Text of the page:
Dim QuestionAttempted As Boolean Sub Initialise() QuestionAttempted = False SlideLayout31.CA.Caption = 0 SlideLayout31.WA.Caption = 0 For i = 2 To 6 ActivePresentation.Slides(i).Shapes("AA").OLEFormat.Object.Value = "" Next i ActivePresentation.SlideShowWindow.View.Next End Sub Sub CheckAnswer() Dim CS As Slide Set CS = ActivePresentation.SlideShowWindow.View.Slide 'To find whether AA = CA If UCase(CS.Shapes("AA").OLEFormat.Object.Value) = UCase(CS.Shapes("CA").TextFrame.TextRange) Then MsgBox "Correct Answer" If QuestionAttempted = False Then SlideLayout31.CA.Caption = (SlideLayout31.CA.Caption) + 1 End If ActivePresentation.SlideShowWindow.View.GotoSlide (CurrentSlideNo + 1) QuestionAttempted = False CalculateUnattemptedAnswer Else MsgBox "Wrong Answer. Try Again!" If QuestionAttempted = False Then SlideLayout31.WA.Caption = (SlideLayout31.WA.Caption) + 1 End If QuestionAttempted = True CalculateUnattemptedAnswer End If End Sub
Time Limit Per Question
How can we add a 10 second time limit for every question slide?
Select your question slides and go to the Transitions Tab. Select “Advance Slide”. Here, you can input the time-limit value in seconds. You can customise the time limit as per your needs.
To show the passage of time, we can insert a rectangle at the top and insert an exit wipe animation whose duration will also be for 10 seconds.
We have to make appropriate changes in our VBA Macro codes too. We now have another category to insert in the last result slide – Number of Unattempted Answers. We can make its provision by making another Label and using the following subroutine to calculate that:
Sub CalculateUnattemptedAnswer() SlideLayout31.UA.Caption = (5) - (SlideLayout31.CA.Caption) - (SlideLayout31.WA.Caption) End Sub
Multiple Blanks in Slide
Add multiple ActiveX TextBoxes to our PowerPoint Slide thus, having multiple blanks in our Fill in the Blanks Game in PowerPoint. This seems simple enough, we now just have to cross check each and every attempted answer with the correct answer shape which is placed outside the slide.
Rename “AA” as “AA1” via selection pane and do the same with CA, i.e “CA” becomes “CA1”. Now, we just have to duplicate our code which will equate both the values one-by-one.
Instead of duplicating the code, we can use a For Loop which will generate number from 1 To 4 in this case. So, AA1 = CA1 to AA4 = CA4 is checked.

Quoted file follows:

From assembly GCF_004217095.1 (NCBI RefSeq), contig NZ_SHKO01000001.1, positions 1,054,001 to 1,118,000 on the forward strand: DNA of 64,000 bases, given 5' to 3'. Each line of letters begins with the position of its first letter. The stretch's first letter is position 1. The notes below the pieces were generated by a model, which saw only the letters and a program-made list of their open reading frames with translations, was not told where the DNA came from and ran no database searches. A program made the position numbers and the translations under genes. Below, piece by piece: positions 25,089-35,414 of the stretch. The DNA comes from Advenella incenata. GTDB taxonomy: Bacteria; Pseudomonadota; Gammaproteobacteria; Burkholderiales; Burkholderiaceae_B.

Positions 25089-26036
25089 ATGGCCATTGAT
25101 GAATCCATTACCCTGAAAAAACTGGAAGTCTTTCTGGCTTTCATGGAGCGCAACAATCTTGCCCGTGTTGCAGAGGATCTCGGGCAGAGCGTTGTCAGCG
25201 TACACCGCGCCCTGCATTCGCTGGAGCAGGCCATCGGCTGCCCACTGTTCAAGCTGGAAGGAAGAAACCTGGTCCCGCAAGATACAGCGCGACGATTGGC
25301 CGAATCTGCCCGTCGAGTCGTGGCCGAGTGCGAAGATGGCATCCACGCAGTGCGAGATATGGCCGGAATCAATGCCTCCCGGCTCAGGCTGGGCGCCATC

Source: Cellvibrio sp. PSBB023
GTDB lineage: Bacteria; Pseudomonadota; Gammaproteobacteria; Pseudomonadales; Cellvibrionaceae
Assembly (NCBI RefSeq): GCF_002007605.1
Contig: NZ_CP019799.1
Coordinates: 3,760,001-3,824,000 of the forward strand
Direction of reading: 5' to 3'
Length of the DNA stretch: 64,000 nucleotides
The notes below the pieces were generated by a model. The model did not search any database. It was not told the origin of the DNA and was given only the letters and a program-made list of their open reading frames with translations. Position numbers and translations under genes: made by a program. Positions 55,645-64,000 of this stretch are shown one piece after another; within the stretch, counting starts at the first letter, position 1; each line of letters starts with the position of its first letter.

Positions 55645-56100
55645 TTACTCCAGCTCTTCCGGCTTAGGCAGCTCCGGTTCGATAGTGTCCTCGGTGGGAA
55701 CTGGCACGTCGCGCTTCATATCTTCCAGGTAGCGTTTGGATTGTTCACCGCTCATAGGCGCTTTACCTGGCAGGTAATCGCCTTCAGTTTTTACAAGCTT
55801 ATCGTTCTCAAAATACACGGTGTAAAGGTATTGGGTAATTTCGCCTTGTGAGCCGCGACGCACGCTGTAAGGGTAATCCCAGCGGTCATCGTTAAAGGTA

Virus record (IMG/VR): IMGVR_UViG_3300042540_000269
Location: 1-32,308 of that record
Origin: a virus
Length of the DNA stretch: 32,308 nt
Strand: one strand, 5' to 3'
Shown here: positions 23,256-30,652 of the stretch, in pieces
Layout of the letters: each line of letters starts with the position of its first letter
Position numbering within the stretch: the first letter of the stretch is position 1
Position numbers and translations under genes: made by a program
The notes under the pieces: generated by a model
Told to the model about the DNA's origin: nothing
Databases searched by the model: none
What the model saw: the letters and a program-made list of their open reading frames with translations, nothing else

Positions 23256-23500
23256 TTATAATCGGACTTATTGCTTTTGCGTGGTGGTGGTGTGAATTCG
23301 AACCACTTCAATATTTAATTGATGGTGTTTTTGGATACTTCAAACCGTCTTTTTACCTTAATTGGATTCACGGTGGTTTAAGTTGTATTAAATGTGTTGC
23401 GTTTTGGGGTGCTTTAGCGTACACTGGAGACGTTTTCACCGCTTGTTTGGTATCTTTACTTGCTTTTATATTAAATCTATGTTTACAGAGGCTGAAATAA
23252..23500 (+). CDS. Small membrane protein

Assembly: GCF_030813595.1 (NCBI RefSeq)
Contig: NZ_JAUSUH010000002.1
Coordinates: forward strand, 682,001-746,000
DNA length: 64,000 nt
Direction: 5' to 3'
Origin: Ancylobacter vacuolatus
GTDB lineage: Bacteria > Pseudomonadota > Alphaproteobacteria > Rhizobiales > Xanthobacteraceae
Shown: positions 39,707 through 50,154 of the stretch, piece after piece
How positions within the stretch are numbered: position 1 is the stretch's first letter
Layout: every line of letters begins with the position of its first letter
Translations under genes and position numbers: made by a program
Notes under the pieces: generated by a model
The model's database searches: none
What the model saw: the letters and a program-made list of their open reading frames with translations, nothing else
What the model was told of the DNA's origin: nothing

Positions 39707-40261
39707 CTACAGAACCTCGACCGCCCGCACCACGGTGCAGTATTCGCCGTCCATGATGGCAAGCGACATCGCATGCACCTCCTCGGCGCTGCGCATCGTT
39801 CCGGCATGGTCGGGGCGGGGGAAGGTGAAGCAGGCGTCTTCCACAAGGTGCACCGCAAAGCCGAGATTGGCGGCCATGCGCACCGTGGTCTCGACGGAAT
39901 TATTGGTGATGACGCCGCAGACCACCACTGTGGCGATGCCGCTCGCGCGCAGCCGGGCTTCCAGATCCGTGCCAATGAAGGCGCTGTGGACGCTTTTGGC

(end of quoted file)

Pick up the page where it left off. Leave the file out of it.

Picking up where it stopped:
Also, changing the shape name from “CA” to “CA1” in multiple slides can be very tedious. Thus, we can use a simple VBA Macro Code in Microsoft PowerPoint which will allow us to rename the Shape’s name:
During our loop, we increase the value of the “CorrectBlanks” integer by +1 every time “AA” & i is equal To “CA” & i.
We also set the value of NoOfBlanks to be equal to i.
Thus, the above integer keeps getting updated until an error pops up saying that the Shape “AA” & i doesn’t exist.
At the point of time, we go to CheckIfAllCorrect: in our VBA Macro and then add an If-Condition.
If the number of blanks is equal to the number of CorrectBlanks, we can successfully move on to the next question.
And once that happens, we can reset the value of CorrectBlanks to 0.
Sub Initialise() For i = 2 To 7 For a = 1 To 20 'maximum number of blanks On Error Resume Next ActivePresentation.Slides(i).Shapes("AA" & a).OLEFormat.Object.Value = "" Next a Next i ActivePresentation.SlideShowWindow.View.Next End Sub Sub CheckAnswer() Dim CS As Slide "CS Stands for Current Slide" Set CS = ActivePresentation.SlideShowWindow.View.Slide CorrectBlanks = 0 For i = 1 To 10 On Error GoTo CheckIfAllCorrect If UCase(CS.Shapes("AA" & i).OLEFormat.Object.Value) = UCase(CS.Shapes("CA" & i).TextFrame.TextRange) Then MsgBox "Correct Answer", vbInformation, "Answer " & i CorrectBlanks = CorrectBlanks + 1 Else MsgBox "Wrong Answer. Try Again!", vbCritical, "Answer " & i End If NoOfBlanks = i Next i CheckIfAllCorrect: If CorrectBlanks = NoOfBlanks Then ActivePresentation.SlideShowWindow.View.Next End If End Sub